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Basic research forges innovation

It is obvious that nowadays the research and innovation system is central to the economic, cultural and geopolitical strength of nations. The current coronavirus pandemic has served as an indicator of the differences in the effectiveness of research institutions and companies between the countries that could develop a vaccine. For example, the French system failed in the race to patent the most innovative method, using messenger RNA – even though its discovery was made by three Frenchmen who were awarded the Nobel Prize in 1961, the Pasteur Institute is world-renowned for its expertise in vaccines, and a firm such as Sanofi is one of the world’s “big pharma” companies, also very active in this field.

It is clear that research and innovation activities as a whole form a very complex system whose behaviour is not easy to anticipate. Policies in this area are therefore difficult to design and implement. Unfortunately, it is not uncommon for “linear thinking” to be applied, leading to blunders that can be dramatic in the long term. For example, thinking of “science valorization” as a job of applying basic science that has already been done is a mistake. The relationships between basic research (leading to discoveries), applied research (leading to inventions) and industrial and commercial development (leading to innovations) are extremely intertwined. Hence the strategic error at state level of systematically favouring the applied at the expense of the fundamental, with the implicit argument that the nation prefers economic development to the glory of science. To give just one example, again in relation to Covid, the research equipment and dedicated teams set up for basic biology research (in cryomicroscopy) were immediately put to use to decipher the molecular structures on the surface of the virus. There were four such facilities in France, compared with twenty to thirty in neighbouring countries such as Germany and the United Kingdom.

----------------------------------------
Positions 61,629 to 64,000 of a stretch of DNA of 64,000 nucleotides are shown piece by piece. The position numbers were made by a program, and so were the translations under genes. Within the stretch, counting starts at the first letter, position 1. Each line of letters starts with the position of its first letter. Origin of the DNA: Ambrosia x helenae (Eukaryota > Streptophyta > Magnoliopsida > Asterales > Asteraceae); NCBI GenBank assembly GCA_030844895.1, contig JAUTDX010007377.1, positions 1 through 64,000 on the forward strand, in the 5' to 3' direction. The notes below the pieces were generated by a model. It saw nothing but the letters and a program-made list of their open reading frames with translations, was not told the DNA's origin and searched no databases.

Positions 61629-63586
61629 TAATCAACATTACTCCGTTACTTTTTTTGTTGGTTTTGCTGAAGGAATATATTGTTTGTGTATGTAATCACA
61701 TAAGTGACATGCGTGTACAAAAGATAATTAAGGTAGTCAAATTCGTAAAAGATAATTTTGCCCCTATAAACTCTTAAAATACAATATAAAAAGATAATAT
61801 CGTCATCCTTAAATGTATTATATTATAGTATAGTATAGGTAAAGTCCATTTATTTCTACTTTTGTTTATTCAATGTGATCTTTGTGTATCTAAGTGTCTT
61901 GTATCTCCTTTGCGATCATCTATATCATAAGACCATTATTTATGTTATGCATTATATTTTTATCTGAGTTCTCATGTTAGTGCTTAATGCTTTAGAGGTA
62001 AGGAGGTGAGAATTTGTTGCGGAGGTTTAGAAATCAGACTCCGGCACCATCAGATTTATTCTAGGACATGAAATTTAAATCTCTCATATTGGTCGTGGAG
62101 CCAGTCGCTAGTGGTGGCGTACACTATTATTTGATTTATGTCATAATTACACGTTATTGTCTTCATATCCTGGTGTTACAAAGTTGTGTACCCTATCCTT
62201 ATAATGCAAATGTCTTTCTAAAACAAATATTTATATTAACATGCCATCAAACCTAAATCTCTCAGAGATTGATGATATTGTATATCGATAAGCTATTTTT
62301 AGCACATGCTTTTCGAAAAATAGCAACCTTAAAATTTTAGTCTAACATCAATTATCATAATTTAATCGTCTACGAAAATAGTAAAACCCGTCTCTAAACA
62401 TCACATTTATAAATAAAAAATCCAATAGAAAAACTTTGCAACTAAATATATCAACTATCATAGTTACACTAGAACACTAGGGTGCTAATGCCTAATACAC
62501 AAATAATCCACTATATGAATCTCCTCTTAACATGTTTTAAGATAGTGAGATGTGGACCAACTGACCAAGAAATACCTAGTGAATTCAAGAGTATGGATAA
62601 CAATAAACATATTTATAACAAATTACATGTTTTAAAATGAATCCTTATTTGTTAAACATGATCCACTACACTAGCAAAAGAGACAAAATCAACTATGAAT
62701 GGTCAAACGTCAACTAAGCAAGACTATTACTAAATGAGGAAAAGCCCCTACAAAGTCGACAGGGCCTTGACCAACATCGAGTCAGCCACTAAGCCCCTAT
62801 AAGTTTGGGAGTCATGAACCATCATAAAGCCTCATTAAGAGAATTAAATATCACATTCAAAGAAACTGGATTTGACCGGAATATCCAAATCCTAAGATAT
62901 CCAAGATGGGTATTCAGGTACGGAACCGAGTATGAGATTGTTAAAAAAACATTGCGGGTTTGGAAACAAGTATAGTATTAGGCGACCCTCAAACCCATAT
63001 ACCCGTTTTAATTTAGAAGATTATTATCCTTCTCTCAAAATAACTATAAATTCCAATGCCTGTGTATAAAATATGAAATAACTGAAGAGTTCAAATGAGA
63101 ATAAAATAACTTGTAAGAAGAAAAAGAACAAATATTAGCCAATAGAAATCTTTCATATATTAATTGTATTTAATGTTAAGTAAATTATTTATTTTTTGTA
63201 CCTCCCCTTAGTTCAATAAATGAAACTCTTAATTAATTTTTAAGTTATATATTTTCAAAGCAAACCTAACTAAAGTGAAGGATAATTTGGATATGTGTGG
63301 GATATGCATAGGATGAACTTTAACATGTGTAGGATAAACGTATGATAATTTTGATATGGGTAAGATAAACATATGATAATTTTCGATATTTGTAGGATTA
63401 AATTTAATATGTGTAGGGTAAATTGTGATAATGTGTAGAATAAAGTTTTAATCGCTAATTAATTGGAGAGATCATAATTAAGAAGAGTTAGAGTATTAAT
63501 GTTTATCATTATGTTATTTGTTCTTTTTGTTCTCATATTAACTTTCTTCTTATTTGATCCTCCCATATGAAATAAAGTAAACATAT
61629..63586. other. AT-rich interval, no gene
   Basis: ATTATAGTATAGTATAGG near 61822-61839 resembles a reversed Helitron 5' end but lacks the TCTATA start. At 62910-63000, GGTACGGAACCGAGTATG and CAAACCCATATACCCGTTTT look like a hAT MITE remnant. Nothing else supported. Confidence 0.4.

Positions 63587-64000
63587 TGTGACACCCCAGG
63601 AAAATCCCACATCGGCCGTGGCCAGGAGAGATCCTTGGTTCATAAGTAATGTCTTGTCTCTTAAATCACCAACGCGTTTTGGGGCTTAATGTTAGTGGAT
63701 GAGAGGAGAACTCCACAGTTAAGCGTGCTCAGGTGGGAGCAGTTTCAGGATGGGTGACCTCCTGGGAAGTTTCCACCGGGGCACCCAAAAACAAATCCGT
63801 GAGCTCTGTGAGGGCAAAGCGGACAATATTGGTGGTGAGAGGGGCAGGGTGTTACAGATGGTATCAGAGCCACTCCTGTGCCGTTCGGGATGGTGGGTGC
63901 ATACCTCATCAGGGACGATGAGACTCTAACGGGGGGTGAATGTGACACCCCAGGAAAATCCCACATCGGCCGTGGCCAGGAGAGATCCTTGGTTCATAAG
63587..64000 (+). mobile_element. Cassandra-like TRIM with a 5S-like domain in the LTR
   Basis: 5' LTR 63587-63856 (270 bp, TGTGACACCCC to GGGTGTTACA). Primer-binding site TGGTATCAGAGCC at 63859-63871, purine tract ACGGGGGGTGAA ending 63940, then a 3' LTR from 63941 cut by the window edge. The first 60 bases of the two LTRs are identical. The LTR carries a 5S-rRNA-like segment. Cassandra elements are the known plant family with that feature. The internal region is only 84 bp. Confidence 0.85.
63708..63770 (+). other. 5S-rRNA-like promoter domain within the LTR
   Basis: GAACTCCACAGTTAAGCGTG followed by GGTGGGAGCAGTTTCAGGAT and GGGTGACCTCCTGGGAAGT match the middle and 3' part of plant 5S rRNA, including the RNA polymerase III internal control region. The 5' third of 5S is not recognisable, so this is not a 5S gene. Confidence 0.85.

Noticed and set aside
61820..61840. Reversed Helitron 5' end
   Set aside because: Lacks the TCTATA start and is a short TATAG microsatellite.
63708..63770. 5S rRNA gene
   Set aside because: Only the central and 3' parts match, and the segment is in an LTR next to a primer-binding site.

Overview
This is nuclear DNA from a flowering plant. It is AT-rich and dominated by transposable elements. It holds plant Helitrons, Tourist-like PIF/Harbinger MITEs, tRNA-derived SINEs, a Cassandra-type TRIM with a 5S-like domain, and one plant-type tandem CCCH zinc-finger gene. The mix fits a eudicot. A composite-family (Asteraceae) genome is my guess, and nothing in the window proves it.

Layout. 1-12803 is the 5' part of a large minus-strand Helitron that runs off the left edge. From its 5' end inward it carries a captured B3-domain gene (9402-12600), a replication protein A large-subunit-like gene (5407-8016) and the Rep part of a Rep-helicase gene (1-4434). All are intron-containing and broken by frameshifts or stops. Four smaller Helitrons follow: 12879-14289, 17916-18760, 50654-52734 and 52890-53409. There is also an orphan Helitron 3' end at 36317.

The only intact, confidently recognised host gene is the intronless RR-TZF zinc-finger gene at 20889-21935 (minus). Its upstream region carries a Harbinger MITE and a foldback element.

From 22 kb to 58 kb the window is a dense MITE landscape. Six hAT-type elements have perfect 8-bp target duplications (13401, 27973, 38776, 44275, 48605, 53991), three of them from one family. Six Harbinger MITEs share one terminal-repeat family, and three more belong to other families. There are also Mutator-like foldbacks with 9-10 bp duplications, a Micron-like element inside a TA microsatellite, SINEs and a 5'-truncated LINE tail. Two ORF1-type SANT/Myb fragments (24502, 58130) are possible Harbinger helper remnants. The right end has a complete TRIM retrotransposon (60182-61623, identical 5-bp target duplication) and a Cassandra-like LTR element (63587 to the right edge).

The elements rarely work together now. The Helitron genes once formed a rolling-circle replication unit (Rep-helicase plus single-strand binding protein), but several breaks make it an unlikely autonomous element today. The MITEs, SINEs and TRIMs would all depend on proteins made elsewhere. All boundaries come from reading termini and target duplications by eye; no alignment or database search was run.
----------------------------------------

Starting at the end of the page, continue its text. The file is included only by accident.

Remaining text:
There is, however, one simple rule that is always statistically valid, and that is that scientific discoveries are linked to the research effort over time. It is very difficult to anticipate the discoveries that will be made, let alone their practical repercussions, but it is like playing the lottery: only those who have played can win. From this point of view, the scientific neglect orchestrated by several successive governments in France since the turn of the millennium has greatly affected national competitiveness.

French policy has achieved some results in private research thanks to the massive use of the Research Tax Credit (RTC), but large areas of public research have been neglected. Yet a good national research and innovation system needs a powerful and free basic research as much as a bold private sector in terms of innovation. In our view, budgetary trade-offs against basic science are based on a simplistic view of the relationship between science, technology and commercial applications. They are counterproductive for innovation itself.

The precise measurement of these policies and their international comparison requires an effort of theoretical understanding, but also statistical understanding. For example, a clear distinction must be made between public funding of research (which also includes the RTC, a support to private research) and public execution of research, i.e. that of public institutions such as the CNRS or the CEA and that of the university. It is possible to increase public spending while decreasing public execution.

As for international comparisons, they are essential to make but difficult to interpret, because the actors are not exactly the same, even though they have the same names. For example, in France, universities are thought of as part of the public sector, which is not the case in many countries that are more ‘liberal’ and less centralist than France. The international model presents three major players in research (public labs, universities, firms) and does not simply oppose public and private sectors.

If we go into the details of the activities within the continuum that goes from basic research to innovation, we must also take into account the fact that some countries have institutions that are genuine. For example, German industry is fortunate to have the services of the network of Fraunhofer Institutes, which fill in the missing link between basic research and application areas. As a result, there is much less need in this country to encourage university researchers to do the ‘valorisation’ themselves. And sometimes this is better than doing “non-applicable applied research”! On the other hand, the fairly effective French system of mixed laboratories between public labs and universities does not exist in Germany.


By Jean-Alain Héraud

University of Strasbourg (BETA, UMR Unistra-CNRS, University of Lorraine and INRAE)

President of the Association de Prospective Rhénane (APR)


Titre: L’organisation et la valorisation de la recherche

L’organisation et la valorisation de la recherché

Problématique européenne et étude comparée de la France et de l’Allemagne